Practical issues in reporting

This section discusses some ofthe more practical issues to consider when contemplating submitting a trial report. Authorship style is always an important issue, but one best dealt with in advance by specifying the rules to be followed in the protocol; therefore this is discussed in Section 8.9.

10.5.1 Always publish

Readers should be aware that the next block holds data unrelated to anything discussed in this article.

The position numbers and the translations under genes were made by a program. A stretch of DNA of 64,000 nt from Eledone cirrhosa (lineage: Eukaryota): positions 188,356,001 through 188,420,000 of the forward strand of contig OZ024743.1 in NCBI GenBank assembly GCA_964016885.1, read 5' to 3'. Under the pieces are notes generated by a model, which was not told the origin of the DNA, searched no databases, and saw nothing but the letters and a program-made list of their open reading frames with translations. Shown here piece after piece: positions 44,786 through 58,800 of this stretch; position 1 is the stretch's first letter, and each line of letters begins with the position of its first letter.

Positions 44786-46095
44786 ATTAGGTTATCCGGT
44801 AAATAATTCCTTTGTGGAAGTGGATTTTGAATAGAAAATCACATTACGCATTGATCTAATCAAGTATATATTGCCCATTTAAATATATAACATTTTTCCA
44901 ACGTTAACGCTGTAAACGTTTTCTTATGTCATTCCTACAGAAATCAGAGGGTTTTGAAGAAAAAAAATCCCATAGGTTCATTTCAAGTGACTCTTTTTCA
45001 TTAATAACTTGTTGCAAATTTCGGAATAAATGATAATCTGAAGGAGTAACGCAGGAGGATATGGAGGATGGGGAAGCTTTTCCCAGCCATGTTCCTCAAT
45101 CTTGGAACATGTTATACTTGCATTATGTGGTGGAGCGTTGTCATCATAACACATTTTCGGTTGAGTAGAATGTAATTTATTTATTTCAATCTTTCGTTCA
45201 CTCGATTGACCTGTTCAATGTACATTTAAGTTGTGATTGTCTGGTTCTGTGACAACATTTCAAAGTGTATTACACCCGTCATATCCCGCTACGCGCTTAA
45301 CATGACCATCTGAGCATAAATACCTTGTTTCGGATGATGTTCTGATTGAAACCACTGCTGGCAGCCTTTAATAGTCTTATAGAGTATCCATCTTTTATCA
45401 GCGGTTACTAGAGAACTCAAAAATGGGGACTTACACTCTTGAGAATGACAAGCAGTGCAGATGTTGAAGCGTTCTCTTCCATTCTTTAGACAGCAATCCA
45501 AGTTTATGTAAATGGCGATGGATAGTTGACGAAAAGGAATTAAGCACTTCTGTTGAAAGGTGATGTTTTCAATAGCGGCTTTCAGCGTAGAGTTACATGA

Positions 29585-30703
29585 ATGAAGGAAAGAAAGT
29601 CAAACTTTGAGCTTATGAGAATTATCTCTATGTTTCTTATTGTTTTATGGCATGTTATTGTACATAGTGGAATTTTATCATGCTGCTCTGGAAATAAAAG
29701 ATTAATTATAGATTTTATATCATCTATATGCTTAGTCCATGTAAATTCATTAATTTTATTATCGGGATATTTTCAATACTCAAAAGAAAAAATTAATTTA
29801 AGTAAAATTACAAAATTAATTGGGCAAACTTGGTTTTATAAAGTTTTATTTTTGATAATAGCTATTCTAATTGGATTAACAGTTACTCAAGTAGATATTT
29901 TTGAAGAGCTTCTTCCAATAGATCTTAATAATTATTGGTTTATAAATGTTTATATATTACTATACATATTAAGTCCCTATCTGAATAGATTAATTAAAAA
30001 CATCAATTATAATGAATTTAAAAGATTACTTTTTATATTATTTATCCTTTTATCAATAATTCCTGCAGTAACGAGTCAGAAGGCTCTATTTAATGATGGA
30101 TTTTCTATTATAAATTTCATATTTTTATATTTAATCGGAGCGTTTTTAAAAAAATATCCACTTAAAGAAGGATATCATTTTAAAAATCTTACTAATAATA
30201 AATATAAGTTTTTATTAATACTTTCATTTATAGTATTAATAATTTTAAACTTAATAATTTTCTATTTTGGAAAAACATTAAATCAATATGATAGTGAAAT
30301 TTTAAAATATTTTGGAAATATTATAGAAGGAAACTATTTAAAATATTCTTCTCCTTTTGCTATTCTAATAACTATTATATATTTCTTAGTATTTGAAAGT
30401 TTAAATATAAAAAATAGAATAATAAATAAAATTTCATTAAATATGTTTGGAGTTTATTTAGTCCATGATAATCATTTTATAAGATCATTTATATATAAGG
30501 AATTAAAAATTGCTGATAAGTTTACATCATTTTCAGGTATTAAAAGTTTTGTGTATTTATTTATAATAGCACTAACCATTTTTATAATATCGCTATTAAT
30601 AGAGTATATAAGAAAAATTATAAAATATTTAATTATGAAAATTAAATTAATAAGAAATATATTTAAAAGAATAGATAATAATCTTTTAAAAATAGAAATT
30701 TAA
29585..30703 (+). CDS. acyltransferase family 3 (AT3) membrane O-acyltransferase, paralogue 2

Whatever the results, always aim to publish the trial in some format, irrespective of whether or not it was completed as planned, and whether or not there were problems with its conduct that may make the results difficult to interpret. Even when all trials are registered (see Section 11.5.4), publication of results will still be the best way to ensure that the totality of evidence concerning a particular treatment is readily available to those for whom the results are relevant - including 'consumers' of evidence (both clinicians and patients) and those planning new research. This principle is increasingly recognized not just by those conducting trials, but also by many of the medical journals. Sadly, however, there is still evidence of publication bias, with some journals far more likely to publish trials with 'positive' results (see Chapter 11). This makes the aim of publishing all trials difficult to achieve, but nonetheless it should be pursued. If the trial is not accepted as a full article (and not just by your first choice of journal), then there is still the possibility of putting the basic results in a letter and/or publishing electronically. There is often much to be learnt from trials which 'fail'; reporting your attempts to conduct a trial, the problems you encountered, the solutions you attempted whether or not they were successful, all provides valuable information for those working in the area - it is often the most interesting trials which are the most difficult to carry out successfully. Finally, there is an ethical imperative to publish in order to acknowledge the contribution which patients who took part in the trial have made.

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